Transforming Agriculture, Perennially

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The Seed Multiplier

Publication: Pipestone County Star

Author: Debra Fitzgerald

Doug Brands is the water supervisor for the city of Edgerton charged with taking care of the city’s drinking water wells and its ion exchange water treatment plant that filters the nitrates out of the water.

“Edgerton has very good water except for the fact that it’s high in nitrates,” he said.

The city’s treatment facility was constructed in 2002. A new water source was added recently through Lincoln Pipestone Rural Water that gives the city more options.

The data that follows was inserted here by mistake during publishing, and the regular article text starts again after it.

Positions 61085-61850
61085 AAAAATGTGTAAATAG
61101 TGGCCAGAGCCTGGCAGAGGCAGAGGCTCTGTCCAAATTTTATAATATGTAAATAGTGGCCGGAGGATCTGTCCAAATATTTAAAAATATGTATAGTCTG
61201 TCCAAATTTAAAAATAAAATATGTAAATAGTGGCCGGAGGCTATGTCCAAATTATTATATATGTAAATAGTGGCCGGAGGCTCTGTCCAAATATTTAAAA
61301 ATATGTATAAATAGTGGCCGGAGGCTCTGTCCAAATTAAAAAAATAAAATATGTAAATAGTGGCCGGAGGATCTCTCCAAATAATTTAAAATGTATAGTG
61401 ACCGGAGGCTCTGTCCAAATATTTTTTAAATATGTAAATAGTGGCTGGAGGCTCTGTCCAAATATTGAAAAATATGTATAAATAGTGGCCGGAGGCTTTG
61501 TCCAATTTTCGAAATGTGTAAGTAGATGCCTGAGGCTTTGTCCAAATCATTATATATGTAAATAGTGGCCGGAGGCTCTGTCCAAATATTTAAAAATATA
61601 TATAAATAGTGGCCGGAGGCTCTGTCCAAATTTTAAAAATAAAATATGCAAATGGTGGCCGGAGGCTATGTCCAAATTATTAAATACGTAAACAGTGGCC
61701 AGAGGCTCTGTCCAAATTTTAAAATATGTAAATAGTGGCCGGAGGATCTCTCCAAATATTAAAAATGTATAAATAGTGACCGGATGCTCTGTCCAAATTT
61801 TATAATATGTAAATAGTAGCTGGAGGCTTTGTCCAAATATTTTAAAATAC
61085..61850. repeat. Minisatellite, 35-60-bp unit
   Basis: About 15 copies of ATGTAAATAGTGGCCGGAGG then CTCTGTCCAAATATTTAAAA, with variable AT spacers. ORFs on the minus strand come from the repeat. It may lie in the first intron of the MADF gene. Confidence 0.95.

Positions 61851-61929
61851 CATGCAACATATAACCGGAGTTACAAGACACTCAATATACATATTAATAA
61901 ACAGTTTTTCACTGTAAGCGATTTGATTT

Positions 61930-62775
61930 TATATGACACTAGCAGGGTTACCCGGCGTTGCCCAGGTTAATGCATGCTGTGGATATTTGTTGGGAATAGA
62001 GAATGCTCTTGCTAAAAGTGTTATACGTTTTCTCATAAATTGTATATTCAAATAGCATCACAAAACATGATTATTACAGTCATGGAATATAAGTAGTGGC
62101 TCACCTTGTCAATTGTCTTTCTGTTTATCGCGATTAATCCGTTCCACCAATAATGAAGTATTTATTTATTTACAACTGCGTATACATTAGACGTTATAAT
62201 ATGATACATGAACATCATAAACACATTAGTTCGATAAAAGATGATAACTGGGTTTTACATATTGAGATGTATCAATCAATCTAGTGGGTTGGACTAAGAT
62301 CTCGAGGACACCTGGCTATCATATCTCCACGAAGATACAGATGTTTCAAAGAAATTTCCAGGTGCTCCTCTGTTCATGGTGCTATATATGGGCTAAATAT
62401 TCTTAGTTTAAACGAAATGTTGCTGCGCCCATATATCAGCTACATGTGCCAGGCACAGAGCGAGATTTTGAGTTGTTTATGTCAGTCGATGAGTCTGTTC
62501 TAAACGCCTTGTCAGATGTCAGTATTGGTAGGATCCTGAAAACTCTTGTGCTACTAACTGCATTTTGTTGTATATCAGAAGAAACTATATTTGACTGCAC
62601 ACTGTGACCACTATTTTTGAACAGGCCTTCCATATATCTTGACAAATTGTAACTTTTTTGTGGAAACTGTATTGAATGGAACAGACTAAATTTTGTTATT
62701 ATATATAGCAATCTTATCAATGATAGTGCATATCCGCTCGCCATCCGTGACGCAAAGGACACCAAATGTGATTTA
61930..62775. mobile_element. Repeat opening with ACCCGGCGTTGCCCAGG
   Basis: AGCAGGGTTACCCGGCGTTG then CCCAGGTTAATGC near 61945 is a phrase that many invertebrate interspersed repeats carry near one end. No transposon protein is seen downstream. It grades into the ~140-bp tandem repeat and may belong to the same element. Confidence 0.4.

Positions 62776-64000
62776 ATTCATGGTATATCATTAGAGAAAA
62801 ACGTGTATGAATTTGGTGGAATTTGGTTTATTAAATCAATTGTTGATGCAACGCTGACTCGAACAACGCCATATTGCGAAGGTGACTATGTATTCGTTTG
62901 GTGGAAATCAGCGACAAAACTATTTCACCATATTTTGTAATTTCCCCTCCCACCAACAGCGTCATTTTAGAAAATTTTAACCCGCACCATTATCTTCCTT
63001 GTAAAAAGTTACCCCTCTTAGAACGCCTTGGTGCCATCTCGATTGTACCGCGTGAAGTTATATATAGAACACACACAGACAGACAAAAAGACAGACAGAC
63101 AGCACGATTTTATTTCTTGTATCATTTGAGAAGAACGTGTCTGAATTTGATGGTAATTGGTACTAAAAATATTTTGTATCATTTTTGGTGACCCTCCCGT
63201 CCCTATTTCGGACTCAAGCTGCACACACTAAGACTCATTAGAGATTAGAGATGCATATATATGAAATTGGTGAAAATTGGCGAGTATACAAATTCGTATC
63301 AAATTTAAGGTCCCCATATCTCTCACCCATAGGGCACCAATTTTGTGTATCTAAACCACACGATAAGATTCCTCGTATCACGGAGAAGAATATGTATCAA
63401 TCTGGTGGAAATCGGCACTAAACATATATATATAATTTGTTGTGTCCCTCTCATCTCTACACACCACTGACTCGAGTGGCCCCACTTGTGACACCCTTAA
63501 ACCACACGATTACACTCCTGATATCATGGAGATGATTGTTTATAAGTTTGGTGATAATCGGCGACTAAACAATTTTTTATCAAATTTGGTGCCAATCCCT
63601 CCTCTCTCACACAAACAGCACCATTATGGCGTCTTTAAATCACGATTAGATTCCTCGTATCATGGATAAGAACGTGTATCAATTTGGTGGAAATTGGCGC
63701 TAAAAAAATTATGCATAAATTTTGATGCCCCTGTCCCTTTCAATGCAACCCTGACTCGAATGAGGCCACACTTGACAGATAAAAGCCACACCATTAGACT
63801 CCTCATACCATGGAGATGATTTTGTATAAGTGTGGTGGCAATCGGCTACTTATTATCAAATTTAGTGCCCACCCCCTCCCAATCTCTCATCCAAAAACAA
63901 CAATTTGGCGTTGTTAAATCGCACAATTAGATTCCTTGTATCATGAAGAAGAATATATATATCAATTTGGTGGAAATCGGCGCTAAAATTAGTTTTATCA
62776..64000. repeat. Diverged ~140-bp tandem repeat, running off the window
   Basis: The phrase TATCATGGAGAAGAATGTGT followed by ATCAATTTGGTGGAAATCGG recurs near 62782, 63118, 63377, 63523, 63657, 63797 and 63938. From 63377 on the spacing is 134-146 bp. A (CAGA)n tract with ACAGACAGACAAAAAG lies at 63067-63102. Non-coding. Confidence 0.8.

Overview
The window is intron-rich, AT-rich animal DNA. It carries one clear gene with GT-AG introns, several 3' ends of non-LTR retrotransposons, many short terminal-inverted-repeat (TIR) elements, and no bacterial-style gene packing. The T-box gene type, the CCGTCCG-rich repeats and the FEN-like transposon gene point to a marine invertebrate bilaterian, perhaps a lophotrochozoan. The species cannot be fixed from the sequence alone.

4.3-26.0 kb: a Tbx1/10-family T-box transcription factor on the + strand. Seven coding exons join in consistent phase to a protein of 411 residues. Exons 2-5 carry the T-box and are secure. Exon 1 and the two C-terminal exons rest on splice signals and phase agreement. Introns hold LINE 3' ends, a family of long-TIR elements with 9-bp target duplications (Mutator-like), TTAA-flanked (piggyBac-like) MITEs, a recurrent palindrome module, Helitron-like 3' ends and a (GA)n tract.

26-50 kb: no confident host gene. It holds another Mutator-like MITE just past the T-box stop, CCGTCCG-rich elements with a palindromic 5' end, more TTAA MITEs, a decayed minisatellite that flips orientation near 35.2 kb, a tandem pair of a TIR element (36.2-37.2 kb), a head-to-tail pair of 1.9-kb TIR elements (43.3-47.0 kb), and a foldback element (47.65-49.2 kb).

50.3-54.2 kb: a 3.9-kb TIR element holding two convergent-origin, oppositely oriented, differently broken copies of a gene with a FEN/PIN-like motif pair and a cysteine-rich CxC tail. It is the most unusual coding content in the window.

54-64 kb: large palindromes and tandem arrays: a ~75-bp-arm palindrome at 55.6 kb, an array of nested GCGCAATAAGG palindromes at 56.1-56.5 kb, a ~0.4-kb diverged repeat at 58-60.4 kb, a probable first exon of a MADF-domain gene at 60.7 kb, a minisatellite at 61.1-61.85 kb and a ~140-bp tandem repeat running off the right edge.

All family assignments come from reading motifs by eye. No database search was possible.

“Edgerton only has one well so if that would become contaminated, we have a second source, or if our water treatment plant should fail, I can’t produce water with low nitrates so I’d be able to use some from Lincoln Pipestone Rural Water then, or I can use it as a blending source,” Brands said.

Nitrates get into the water through excess fertilizer that’s not absorbed by plants and runs-off the land or into the groundwater.

The city of Edgerton began tracking nitrates in 1983. Contracts with producers to keep the wellhead protection land out of active cropland production would begin about a decade later.

Ideally, Brands said, the city has been trying to protect its public drinking supply by preventing nitrogen from getting into the water rather than simply treating or blending once it does. That led Brands through others to Kernza, a new perennial intermediate wheatgrass that’s being developed jointly by the Land Institute in Kansas and the University of Minnesota.

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